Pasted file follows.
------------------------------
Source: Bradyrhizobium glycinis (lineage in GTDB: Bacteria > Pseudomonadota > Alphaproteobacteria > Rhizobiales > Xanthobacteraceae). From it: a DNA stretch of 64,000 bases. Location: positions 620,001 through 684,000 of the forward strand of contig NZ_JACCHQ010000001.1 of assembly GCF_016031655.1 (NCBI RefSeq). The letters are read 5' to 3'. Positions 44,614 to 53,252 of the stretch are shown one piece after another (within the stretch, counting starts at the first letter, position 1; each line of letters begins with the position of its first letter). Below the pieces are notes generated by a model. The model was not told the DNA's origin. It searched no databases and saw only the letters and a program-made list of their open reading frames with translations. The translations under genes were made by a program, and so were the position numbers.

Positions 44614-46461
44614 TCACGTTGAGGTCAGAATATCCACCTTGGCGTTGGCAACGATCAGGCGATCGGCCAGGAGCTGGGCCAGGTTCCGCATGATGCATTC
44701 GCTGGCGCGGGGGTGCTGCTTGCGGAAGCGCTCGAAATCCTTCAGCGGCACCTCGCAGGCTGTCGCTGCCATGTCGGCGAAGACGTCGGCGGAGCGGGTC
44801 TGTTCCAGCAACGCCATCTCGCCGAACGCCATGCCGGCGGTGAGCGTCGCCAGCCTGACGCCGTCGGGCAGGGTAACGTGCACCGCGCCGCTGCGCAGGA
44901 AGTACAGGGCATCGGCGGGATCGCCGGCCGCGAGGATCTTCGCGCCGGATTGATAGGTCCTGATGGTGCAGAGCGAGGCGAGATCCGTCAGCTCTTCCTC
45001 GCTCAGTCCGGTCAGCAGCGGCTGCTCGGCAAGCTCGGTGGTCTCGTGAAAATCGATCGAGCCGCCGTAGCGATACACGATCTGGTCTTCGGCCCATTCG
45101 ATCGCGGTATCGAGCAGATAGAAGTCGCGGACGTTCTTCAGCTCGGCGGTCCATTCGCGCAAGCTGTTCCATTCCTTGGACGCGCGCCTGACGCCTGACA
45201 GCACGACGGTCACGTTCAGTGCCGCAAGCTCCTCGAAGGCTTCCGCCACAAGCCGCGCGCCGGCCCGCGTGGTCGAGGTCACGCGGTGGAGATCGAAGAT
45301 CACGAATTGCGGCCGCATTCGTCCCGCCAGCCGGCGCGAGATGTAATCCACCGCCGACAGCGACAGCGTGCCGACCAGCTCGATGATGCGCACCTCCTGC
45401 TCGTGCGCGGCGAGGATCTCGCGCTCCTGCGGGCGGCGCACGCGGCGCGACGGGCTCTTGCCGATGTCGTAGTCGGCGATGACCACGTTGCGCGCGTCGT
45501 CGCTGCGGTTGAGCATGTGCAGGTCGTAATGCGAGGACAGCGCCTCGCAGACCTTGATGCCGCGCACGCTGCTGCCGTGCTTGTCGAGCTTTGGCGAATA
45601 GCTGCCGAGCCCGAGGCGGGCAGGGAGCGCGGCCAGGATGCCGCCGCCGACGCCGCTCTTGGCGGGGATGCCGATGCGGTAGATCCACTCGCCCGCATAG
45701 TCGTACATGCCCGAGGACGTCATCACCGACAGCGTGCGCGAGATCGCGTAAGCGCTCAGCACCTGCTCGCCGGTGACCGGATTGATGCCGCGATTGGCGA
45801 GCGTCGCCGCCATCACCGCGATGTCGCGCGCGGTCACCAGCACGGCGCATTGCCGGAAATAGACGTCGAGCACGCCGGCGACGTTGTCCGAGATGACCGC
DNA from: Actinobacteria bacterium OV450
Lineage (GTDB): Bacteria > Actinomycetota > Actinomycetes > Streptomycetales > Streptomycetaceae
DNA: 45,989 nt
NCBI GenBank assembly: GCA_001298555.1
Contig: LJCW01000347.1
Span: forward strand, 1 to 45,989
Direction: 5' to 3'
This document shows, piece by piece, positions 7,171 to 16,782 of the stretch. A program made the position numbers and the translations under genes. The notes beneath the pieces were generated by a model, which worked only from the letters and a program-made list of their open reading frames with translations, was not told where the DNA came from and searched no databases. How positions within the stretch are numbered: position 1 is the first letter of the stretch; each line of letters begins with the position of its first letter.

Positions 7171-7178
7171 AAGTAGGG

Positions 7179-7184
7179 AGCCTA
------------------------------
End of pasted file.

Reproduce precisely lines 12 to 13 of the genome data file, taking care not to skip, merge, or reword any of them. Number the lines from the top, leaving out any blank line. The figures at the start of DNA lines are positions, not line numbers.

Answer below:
45501 CGCTGCGGTTGAGCATGTGCAGGTCGTAATGCGAGGACAGCGCCTCGCAGACCTTGATGCCGCGCACGCTGCTGCCGTGCTTGTCGAGCTTTGGCGAATA
45601 GCTGCCGAGCCCGAGGCGGGCAGGGAGCGCGGCCAGGATGCCGCCGCCGACGCCGCTCTTGGCGGGGATGCCGATGCGGTAGATCCACTCGCCCGCATAG